Wangaratta landholders have offered their land to house and feed animals affected by the drought and bushfires in northern NSW and Queensland, as part of an Australia-first registry.
Mayor Dean Rees said a Wangaratta resident Simon Verdon came to him asking whether there was a way he could offer spare acres of land to those who face putting down their animals because there was nowhere to house them.
He said council had started a register of farmers and property owners in the municipality who were willing to offer land to house both livestock like sheep and cattle, as well as domesticated pets like horses.
Cr Rees said sharing their land was a simple way Wangaratta landholders could show solidarity with their northern neighbours.
"It's a friendship arrangement... no agenda, we just want to help out," he said.
"Here in Victoria we haven't had to the massive drought or fires yet, so we're prepared to help out like we know they'd do for us if we were in that situation."
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Cr Rees said many landholders can empathise with those affected and don't want to see good animals killed.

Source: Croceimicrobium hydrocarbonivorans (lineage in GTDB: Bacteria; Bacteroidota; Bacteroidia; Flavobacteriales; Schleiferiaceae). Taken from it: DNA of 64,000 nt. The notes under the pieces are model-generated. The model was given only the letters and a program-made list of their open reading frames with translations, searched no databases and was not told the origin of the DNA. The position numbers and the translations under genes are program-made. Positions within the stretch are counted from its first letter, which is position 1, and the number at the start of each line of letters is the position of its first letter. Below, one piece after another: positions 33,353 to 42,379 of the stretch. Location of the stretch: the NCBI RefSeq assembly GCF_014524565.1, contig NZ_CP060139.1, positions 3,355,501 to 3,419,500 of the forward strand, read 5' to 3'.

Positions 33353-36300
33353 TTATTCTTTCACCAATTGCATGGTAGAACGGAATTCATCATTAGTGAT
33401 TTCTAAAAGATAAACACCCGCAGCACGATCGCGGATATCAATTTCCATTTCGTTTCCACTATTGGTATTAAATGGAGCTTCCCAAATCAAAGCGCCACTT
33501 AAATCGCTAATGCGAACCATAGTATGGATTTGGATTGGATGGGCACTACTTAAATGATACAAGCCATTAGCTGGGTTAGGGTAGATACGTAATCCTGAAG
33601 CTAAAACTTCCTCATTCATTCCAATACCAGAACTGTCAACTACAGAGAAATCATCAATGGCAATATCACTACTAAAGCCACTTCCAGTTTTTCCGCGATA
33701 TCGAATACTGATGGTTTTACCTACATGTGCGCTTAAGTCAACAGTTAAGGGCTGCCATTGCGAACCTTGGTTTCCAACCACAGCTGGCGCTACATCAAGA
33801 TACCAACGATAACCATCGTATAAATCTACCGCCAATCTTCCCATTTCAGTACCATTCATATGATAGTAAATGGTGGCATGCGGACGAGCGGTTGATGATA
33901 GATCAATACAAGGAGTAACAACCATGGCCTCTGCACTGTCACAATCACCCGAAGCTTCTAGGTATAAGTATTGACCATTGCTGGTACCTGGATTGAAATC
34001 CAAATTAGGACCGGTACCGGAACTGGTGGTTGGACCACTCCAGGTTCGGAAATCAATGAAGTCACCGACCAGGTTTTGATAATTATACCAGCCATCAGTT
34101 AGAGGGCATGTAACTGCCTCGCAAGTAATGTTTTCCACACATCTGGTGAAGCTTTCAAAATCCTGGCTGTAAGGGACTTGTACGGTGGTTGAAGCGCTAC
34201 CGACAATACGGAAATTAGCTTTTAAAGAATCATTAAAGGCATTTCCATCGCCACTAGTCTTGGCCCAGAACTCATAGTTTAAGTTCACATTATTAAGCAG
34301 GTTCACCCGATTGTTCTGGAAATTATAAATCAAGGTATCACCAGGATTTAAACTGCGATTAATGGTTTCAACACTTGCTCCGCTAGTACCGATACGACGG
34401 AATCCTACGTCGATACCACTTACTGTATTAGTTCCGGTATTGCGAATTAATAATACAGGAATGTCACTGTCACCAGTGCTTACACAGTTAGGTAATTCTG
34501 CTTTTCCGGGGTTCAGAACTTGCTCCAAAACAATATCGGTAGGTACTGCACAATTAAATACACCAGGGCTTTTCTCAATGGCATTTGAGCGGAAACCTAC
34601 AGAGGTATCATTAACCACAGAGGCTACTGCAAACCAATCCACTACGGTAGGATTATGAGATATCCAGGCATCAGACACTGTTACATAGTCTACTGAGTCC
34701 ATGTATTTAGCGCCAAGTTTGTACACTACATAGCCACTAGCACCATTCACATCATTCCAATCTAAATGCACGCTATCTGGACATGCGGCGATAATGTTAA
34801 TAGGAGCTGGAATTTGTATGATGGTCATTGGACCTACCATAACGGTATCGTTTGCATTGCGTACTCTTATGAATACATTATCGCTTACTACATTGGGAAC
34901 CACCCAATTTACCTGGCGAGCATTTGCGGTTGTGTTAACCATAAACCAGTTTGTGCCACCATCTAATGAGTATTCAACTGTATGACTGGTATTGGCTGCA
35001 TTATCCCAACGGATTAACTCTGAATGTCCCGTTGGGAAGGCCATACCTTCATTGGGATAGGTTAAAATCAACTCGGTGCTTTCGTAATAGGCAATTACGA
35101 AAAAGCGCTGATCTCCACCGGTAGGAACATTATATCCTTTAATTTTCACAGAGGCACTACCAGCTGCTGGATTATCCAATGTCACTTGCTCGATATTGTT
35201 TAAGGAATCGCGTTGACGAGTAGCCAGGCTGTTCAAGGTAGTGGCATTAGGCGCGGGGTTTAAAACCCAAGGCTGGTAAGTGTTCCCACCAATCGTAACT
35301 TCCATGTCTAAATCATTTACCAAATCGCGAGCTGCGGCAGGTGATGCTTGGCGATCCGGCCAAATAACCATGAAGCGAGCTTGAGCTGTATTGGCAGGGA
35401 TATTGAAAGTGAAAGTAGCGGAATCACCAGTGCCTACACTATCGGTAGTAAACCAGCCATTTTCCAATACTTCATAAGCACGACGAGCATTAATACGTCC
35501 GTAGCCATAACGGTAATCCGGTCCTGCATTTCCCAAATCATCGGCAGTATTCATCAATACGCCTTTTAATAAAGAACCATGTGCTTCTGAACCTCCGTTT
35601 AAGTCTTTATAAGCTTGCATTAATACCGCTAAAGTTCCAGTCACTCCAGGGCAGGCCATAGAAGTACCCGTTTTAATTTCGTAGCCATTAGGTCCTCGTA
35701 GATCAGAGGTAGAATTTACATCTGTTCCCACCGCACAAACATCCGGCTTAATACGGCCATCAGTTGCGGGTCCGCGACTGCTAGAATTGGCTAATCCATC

"Some of these animals are family pets that people simply can't house at the minute as there's no house on the property, or there's no feed, or no fences," he said.
"Hopefully we can house them for six months or so until insurance comes through and then there'll be some feed or maybe some rain has come.
"We've had droughts before, we've had flooding.
"Just last year we had fencing and land ruined by floods, but we were relatively lucky it was only on a certain belt so other properties could help out.
"But you look at the devastation up there and it's thousands and thousands of acres that are no good."
Cr Rees said council was compiling a register of available properties to give to Victoria Farming Federation who would assist with the legalities and practicalities of transporting animals interstate.
He said the register details how long a landholder could offer their land, what kind of fencing they have and what type of land and feed was available.
The registry is the first of its kind in Australia, Cr Rees said, but hopefully more municipalities would take up the idea and open their land to animals and farmers in need.
Cr Rees said council was hoping the federal government could cover the cost of transporting the animals to Wangaratta through a grant.
Federal member for Indi Helen Haines said she and Cr Rees had spoken about the project.
"It's a terrific, practical proposal by local landholders who have paddocks and pasture to offer and a generous response by mayor and councillors to try to put this help in place for farmers and their stock facing such difficult circumstances," she said.
"I said we'd do some work in my office to look at how that could operate. We'll also review Commonwealth programs that might be available to support the Rural City's initiative."